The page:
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Fun in Paradise Special
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Touring in Paradise
Fun on the Land
Kauai is Gilligan's Island? Yes - and Gaynor's Bali Hai (South Pacific), Jurassic Park's parkland, George's jungle, the boss' Fantasy Island, Hook's Neverland, and Elvis' Blue Hawaii, among others. The Garden Island of Kauai has been the setting for dozens of movies and television shows since the early 1930's. The varied climate and geography provide virtually every type of outdoor scenery imaginable.
These same exquisite landscapes and gorgeous weather are main attractions for non-actors, too. Organized movie tours in mini-busses or a 4x4 off-road van are a great way not only to see the locations of wellknown films, but also to experience dramatic parts of the island that would otherwise not be accessible. The more adventurous explorer might choose to chart a path through Kauai's wilderness in a four-wheel drive or an ATV. If two wheels are your idea of fun, then bicycling down the Waimea Canyon may be your answer. Perhaps a romantic ride on horseback is your fancy. Ecotourism, nature, and culturebased tourism that is ecologically sustainable and supports local communities is gaining in popularity on the island. Whatever your mode of transportation, a sightseeing tour of Kauai's exquisite scenery will be a day to record and remember.
movie tours Five-hour guided and narrated tours trek to many of Kauai's movie locations. Among them are the remote beach where the pilot for the TV show "Gilligan's Island" was shot, the famous, and under-renovation Coco Palms resort, where Elvis' Blue Hawaii was filmed, and locations for such productions as South Pacific, Raiders of the Lost Ark, Six Days, Seven Nights, and Jurassic Park. Passengers in buses view actual scenes from films and television shows on a TV monitor in surround sound. A nice way to see quite a bit of the island is from the comfort of such a touring van.
Tour stops may include Opaekaa Falls, one of Kauai's many beautiful waterfalls above the East Side of the island. Other sites in the tour include Lydgate Beach Park, the famous Wailua Falls (used in the opening scene of the "Fantasy Island" TV series), and Hanamaulu Bay, a location for Donovan's Reef, Voodoo Island, Pagan Love Song, and Six Days, Seven Nights.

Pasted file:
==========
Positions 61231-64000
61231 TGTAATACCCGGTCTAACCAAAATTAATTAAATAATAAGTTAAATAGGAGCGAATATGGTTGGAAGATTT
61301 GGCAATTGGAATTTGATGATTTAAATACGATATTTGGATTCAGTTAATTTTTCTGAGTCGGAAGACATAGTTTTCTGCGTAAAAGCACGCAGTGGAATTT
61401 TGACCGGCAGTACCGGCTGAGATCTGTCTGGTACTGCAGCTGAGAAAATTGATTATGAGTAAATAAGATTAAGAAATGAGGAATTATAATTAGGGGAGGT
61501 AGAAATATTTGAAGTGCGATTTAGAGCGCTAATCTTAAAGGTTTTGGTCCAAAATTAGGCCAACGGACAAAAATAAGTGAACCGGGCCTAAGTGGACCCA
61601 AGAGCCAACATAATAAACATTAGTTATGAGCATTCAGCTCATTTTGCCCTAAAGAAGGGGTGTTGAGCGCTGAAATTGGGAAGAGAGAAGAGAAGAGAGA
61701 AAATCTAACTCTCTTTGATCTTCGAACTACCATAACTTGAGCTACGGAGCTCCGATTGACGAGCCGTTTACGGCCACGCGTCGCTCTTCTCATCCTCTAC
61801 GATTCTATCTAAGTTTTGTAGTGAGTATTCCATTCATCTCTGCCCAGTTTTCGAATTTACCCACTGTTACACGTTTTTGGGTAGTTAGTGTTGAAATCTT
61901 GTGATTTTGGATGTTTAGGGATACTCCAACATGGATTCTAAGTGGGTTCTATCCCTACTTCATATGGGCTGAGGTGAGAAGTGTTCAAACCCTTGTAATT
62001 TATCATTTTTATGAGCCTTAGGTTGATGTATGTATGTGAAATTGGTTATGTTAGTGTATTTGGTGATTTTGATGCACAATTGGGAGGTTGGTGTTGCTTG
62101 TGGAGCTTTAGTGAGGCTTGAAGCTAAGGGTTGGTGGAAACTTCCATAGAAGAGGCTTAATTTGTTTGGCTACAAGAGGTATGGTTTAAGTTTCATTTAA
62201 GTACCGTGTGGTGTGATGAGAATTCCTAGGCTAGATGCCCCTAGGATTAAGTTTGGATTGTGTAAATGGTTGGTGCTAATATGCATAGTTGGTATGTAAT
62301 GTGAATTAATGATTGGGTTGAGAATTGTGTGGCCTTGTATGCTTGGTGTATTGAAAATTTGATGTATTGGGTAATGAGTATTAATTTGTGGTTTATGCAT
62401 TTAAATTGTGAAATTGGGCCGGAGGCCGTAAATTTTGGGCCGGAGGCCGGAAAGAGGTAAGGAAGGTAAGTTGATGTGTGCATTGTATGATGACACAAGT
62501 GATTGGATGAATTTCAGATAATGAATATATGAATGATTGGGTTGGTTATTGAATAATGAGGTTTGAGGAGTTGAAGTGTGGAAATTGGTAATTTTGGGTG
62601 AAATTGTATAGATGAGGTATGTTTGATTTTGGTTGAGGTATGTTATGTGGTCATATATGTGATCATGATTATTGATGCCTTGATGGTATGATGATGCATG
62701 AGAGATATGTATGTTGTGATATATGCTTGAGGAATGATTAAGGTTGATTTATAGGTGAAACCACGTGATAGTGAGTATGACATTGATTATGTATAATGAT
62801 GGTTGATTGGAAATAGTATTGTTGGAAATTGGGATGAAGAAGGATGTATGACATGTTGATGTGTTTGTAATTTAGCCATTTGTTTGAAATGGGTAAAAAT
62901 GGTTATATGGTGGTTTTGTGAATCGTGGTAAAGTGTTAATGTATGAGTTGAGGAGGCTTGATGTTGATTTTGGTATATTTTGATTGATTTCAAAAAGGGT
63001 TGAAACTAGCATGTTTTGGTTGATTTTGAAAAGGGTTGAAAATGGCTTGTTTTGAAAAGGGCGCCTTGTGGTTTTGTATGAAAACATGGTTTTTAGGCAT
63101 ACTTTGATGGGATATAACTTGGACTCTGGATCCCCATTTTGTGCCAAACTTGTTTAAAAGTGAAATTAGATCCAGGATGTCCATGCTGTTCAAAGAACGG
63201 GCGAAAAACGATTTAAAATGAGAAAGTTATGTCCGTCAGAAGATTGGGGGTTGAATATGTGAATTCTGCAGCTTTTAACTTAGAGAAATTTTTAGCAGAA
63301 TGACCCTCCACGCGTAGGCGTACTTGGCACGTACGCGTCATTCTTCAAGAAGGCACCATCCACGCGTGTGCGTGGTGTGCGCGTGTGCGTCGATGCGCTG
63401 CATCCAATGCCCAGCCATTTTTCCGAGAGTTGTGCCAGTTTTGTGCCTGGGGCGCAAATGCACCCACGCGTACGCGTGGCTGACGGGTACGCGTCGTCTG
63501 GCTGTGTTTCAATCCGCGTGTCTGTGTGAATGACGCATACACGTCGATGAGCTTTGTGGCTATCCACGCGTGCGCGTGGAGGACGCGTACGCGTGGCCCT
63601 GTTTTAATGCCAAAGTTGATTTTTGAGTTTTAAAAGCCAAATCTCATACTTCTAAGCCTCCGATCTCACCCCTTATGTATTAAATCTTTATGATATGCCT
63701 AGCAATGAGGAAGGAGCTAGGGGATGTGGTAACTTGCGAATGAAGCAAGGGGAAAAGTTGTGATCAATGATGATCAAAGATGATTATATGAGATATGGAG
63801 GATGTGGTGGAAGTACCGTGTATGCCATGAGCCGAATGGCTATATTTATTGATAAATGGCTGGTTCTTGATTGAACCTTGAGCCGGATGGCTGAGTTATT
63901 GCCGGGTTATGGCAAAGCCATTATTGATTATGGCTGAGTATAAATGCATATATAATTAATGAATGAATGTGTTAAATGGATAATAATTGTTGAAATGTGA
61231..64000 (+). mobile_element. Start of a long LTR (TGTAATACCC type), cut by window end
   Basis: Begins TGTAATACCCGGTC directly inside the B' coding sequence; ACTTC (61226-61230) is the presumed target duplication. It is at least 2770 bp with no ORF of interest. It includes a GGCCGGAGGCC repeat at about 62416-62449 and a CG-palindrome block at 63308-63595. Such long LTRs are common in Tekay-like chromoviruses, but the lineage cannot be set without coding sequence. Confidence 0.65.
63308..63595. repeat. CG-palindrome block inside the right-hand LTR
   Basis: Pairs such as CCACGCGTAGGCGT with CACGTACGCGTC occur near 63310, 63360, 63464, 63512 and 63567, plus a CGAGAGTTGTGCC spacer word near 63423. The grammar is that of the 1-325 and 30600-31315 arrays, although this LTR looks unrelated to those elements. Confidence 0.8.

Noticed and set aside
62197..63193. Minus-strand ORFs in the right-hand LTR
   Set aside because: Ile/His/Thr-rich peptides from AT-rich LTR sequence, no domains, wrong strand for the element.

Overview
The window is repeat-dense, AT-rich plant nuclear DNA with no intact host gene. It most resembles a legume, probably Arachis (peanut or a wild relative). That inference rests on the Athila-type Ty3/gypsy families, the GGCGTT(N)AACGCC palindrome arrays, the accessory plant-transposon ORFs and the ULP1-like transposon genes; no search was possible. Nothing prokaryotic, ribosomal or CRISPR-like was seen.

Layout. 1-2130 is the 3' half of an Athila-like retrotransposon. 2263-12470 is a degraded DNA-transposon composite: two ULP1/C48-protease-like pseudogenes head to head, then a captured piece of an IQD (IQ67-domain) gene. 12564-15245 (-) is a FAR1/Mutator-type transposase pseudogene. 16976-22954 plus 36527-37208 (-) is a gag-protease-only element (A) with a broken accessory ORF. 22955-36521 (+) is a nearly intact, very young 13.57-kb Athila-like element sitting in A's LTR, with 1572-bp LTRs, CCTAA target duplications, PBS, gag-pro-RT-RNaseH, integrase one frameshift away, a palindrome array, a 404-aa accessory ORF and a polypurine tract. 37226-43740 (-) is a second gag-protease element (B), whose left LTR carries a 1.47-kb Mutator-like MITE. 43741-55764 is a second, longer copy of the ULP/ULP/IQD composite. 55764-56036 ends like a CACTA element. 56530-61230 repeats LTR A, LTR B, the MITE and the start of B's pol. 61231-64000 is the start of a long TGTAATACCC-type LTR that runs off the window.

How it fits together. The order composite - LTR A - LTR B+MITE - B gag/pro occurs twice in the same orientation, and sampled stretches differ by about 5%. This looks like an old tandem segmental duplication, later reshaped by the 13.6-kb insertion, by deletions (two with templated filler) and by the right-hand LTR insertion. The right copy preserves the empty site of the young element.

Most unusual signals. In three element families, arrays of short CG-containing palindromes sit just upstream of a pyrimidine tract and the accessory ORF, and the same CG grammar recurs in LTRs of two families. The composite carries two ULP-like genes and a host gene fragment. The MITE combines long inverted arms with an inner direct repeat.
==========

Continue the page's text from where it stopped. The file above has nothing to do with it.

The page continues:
Some 4x4 tour companies offer tours in rugged air conditioned off-road vans, while others tour in open-air vehicles. One tour takes you to Kipu Ranch, a spectacular 2,500- acre ranch on Kauai's southeast shore featuring a dramatic grand entrance lined with majestic Norfolk pines. The ranch has been used repeatedly in Hollywood hits such as Diamond Head and The Hawaiians, both starring Charlton Heston, and Steven Spielberg's Raiders of the Lost Ark and The Lost World, sequel to Jurassic Park. Other films shot on the Kipu Ranch include Outbreak and the 1997 remake of Mighty Joe Young.
Other companies take you on spectacular off-road tours, including to Kokee State Park with panoramic vistas of Waimea Canyon that can only be seen from taking one of these tours.
For those who crave a wilder ride and don't mind getting dirty and wet, many of the location sites can be toured via ATVs, rolling through streams and into forests over rocks, following the Huleia River, where Indiana Jones took off in his seaplane. ATVs are easy to operate and prior experience isn't necessary — just a willingness to get splattered from head to toe in Kauai's classical red dirt. Some providers travel through private estate lands, into the island's interior, to waterfalls and along mountain ridges. Some trips bounce along old cane roads and tunnels and explore tropical forests and lush jungles.